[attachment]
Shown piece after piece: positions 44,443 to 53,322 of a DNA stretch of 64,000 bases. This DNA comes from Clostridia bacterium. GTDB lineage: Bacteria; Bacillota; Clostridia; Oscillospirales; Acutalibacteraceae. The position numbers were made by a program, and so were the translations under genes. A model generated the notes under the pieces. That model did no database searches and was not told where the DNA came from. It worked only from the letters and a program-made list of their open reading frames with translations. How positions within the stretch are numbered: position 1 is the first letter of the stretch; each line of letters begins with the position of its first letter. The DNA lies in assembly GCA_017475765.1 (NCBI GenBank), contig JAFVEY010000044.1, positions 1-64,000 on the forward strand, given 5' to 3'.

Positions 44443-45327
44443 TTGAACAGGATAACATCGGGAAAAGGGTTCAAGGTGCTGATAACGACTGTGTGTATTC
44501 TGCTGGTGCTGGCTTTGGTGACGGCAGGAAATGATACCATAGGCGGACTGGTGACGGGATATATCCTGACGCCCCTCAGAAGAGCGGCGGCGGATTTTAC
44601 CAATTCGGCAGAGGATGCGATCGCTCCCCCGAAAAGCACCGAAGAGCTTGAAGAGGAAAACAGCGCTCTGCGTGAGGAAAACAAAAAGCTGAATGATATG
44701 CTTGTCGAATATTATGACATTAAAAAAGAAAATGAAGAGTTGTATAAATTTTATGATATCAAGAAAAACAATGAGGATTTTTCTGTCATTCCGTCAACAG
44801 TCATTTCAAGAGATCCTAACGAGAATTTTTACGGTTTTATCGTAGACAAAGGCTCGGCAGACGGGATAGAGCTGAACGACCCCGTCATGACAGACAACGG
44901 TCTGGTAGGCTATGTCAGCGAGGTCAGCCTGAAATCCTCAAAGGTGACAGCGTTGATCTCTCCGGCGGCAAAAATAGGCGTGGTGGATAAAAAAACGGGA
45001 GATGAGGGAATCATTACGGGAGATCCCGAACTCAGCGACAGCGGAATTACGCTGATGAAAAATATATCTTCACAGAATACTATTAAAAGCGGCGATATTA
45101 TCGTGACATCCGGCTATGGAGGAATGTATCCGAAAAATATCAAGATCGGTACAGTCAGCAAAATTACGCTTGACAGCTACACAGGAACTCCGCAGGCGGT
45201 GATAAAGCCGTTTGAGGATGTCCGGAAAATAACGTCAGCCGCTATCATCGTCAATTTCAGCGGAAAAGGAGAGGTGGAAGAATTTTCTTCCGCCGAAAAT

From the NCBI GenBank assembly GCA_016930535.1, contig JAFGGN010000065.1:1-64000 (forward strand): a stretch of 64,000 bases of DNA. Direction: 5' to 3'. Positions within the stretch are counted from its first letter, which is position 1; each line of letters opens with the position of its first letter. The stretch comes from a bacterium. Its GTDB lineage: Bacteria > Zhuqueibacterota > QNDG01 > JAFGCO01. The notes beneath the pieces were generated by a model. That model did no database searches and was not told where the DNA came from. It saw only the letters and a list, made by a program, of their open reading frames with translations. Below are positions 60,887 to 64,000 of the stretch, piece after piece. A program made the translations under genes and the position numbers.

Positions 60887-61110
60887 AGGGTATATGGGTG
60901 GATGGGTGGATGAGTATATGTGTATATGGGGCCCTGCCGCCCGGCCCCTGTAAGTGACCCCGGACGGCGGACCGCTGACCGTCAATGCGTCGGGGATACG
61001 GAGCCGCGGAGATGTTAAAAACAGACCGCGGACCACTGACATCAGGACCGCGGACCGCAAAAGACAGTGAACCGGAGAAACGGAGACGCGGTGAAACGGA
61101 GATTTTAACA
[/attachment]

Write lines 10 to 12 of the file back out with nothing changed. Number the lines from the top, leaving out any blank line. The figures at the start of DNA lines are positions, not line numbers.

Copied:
45101 TCGTGACATCCGGCTATGGAGGAATGTATCCGAAAAATATCAAGATCGGTACAGTCAGCAAAATTACGCTTGACAGCTACACAGGAACTCCGCAGGCGGT
45201 GATAAAGCCGTTTGAGGATGTCCGGAAAATAACGTCAGCCGCTATCATCGTCAATTTCAGCGGAAAAGGAGAGGTGGAAGAATTTTCTTCCGCCGAAAAT

From the NCBI GenBank assembly GCA_016930535.1, contig JAFGGN010000065.1:1-64000 (forward strand): a stretch of 64,000 bases of DNA. Direction: 5' to 3'. Positions within the stretch are counted from its first letter, which is position 1; each line of letters opens with the position of its first letter. The stretch comes from a bacterium. Its GTDB lineage: Bacteria > Zhuqueibacterota > QNDG01 > JAFGCO01. The notes beneath the pieces were generated by a model. That model did no database searches and was not told where the DNA came from. It saw only the letters and a list, made by a program, of their open reading frames with translations. Below are positions 60,887 to 64,000 of the stretch, piece after piece. A program made the translations under genes and the position numbers.